Thanks Walter T mastalsz for sending this in.
Microsoft Corp. will have to supply the computer code for its Windows program to a group of states seeking stiffer antitrust sanctions against the software giant, a federal judge ruled Friday.
Nine state attorneys general had argued that they needed to see the Windows source code in order to verify Microsoft's claim it could not offer a simpler version of the Windows personal computer operating system, stripped of features like the Internet Explorer browser.
"It seems to me that if your side has access to it, then the other side, frankly, should have access to it," U.S. District Judge Colleen Kollar-Kotelly told Microsoft's lawyers in a conference call with attorneys from both sides.
A transcript of the conversation was later made available.
Microsoft had tried to argue that the states' request for the code, made Tuesday, came too late before hearings due to begin next month on whether additional sanctions should apply to the company for violating U.S. antitrust laws.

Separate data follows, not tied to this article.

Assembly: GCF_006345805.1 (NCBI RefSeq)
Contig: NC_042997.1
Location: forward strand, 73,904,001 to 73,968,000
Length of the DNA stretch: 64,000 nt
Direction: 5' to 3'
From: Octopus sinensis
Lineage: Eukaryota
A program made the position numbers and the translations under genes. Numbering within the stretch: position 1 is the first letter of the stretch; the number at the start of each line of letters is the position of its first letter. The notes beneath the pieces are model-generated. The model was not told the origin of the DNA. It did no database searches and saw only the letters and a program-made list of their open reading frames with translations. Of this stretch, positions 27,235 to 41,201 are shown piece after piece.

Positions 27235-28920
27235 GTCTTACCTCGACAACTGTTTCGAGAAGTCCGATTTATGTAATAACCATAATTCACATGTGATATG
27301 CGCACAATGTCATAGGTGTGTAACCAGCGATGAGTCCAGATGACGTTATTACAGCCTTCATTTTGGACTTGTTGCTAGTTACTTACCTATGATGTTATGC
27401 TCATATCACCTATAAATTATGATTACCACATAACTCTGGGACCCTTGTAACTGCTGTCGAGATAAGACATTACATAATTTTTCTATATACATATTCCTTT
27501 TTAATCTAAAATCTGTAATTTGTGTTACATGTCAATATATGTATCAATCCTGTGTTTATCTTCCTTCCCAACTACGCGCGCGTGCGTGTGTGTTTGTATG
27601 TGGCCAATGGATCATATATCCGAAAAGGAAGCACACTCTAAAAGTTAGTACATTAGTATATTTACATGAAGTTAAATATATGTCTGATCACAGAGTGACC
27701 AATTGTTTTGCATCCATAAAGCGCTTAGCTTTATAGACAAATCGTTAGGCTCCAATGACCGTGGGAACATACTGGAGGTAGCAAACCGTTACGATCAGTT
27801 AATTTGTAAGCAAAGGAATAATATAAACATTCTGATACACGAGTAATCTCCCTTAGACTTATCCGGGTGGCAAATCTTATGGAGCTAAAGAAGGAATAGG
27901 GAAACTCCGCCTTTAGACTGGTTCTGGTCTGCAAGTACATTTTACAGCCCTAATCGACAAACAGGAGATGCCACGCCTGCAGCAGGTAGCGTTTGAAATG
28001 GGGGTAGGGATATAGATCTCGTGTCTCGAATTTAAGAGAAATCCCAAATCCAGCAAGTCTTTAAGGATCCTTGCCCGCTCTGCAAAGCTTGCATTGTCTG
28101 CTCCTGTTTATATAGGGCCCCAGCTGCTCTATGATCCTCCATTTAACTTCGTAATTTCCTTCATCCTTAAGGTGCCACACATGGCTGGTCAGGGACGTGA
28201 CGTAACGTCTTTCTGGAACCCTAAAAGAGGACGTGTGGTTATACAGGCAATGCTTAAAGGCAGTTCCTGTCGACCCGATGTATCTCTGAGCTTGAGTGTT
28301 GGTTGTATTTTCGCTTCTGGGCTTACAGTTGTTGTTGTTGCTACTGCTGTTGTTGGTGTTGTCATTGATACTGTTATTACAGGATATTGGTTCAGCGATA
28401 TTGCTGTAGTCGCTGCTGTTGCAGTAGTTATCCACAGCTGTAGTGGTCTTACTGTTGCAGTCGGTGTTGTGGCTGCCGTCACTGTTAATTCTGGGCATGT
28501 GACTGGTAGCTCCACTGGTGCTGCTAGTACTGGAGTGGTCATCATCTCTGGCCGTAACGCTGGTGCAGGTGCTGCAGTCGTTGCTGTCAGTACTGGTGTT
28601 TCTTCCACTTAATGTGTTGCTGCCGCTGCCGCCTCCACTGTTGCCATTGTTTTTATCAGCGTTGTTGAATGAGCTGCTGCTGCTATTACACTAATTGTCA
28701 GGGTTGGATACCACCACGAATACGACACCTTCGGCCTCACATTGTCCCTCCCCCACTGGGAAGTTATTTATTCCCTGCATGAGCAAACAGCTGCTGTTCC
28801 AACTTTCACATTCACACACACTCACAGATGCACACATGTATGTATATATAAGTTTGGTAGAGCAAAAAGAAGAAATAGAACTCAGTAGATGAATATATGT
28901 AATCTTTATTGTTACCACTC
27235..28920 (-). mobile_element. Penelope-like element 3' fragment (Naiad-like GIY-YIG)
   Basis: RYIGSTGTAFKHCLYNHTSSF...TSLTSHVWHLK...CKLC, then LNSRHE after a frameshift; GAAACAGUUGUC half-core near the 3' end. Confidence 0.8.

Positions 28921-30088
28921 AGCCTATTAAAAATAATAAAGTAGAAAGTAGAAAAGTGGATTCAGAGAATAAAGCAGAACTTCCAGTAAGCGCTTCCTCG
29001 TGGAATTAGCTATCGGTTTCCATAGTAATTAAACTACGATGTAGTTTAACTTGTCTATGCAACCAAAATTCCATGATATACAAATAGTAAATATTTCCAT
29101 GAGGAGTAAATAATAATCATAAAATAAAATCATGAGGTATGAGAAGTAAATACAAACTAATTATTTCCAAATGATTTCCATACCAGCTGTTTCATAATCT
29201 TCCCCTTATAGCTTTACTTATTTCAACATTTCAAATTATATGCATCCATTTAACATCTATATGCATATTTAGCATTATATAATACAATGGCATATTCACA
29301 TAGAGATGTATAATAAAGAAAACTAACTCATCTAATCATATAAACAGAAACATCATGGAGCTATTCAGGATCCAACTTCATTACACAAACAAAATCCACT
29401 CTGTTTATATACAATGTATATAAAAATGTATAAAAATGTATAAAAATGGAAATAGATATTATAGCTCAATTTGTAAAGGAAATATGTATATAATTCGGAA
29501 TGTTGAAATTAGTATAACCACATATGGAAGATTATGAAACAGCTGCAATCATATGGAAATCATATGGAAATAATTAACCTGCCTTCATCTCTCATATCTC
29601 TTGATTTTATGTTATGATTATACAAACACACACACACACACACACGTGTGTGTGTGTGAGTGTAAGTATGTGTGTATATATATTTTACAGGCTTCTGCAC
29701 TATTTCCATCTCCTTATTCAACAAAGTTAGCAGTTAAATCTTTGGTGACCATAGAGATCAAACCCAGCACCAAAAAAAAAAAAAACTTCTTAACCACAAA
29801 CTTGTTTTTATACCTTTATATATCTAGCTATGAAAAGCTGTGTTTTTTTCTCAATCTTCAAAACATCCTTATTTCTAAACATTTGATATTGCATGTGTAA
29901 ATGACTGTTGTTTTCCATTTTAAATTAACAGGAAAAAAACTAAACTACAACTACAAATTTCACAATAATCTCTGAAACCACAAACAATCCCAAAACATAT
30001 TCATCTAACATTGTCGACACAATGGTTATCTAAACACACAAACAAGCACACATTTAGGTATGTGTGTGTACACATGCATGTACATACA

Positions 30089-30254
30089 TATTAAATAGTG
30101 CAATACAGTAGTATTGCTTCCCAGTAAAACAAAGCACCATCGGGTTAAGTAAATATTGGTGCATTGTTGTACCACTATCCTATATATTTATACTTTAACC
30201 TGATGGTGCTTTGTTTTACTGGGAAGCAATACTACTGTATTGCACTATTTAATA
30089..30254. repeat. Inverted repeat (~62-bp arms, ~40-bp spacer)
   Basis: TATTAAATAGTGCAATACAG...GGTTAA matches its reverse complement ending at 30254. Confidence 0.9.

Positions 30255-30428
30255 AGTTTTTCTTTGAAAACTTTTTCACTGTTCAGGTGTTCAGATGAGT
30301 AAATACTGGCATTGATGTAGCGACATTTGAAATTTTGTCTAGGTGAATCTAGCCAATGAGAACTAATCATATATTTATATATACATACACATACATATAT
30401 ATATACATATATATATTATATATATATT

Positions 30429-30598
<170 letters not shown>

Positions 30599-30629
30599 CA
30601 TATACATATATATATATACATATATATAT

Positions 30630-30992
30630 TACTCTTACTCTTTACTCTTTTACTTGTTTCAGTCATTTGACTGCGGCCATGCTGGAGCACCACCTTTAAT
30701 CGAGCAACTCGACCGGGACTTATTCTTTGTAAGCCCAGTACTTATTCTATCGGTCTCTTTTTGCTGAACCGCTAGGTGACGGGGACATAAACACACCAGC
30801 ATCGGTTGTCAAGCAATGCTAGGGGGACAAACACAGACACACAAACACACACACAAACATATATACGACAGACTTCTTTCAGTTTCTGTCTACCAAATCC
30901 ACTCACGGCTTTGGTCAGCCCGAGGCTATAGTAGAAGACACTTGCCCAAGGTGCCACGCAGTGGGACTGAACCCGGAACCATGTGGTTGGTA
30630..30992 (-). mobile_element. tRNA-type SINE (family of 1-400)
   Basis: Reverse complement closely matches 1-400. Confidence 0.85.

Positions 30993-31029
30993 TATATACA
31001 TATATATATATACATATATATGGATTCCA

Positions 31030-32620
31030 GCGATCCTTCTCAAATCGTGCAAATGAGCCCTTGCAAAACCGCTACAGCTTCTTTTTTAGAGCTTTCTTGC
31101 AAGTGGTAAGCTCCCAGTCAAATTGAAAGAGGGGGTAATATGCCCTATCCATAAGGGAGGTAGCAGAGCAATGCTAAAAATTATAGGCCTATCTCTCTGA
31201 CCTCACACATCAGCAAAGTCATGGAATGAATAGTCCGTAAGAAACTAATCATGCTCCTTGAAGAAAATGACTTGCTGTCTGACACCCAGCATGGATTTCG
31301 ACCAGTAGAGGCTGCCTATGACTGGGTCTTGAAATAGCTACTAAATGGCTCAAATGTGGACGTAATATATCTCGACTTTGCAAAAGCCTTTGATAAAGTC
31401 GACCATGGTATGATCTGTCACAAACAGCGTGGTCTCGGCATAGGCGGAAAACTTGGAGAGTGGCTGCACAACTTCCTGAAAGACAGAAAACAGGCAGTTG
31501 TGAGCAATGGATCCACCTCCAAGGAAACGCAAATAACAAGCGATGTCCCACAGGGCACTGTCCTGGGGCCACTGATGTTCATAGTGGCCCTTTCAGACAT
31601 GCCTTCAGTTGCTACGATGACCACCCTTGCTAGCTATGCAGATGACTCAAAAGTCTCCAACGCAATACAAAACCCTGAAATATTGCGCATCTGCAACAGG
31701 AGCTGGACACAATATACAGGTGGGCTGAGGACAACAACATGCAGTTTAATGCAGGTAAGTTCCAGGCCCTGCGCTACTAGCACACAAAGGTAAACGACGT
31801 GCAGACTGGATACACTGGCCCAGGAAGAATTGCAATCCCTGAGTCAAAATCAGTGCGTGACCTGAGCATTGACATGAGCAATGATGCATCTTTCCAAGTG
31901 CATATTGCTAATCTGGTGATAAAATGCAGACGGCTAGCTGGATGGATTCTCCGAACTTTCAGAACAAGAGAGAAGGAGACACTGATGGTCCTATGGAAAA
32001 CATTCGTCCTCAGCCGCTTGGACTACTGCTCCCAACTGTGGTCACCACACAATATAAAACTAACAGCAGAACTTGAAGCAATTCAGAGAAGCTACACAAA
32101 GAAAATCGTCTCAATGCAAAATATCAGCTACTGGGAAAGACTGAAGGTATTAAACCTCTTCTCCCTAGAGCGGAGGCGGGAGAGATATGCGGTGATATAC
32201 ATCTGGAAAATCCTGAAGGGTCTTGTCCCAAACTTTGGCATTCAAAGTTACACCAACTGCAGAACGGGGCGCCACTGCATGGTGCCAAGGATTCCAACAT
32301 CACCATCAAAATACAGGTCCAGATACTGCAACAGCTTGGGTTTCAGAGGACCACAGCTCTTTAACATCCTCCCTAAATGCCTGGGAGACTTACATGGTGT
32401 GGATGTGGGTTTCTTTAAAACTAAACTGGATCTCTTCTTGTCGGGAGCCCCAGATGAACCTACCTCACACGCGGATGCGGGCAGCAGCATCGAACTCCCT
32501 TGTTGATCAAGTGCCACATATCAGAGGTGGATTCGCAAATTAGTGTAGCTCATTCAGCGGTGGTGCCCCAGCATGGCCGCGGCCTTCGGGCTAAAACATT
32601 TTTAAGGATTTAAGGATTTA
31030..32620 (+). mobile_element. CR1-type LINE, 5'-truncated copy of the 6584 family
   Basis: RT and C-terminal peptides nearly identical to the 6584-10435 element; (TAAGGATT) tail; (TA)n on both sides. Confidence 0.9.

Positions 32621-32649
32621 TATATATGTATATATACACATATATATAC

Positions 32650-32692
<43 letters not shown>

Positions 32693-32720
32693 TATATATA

Under the judge's order, Microsoft would provide access to the latest code for Windows, including Windows XP embedded, a version the states believe shows the software can be easily customized.
An appeals court in June agreed with a lower court that Microsoft had illegally maintained its monopoly in personal computer operating systems, but rejected splitting the company in two to prevent future violations.
Among the illegal tactics cited by the court was the "commingling" of the Windows source code with add-on programs.
The U.S. Justice Department and another nine states that had joined in the case have agreed to a settlement with Microsoft that would, among other things, give computer makers more flexibility to feature rival software on their machines.
Microsoft has balked at the additional demands of the states that have not settled. They want to give competitors easy access to the detailed Windows code and ensure Microsoft's Office suite of business programs works with other software platforms.
The proposed settlement and the suggestions for stronger sanctions are to be considered by Kollar-Kotelly in separate, but roughly parallel proceedings.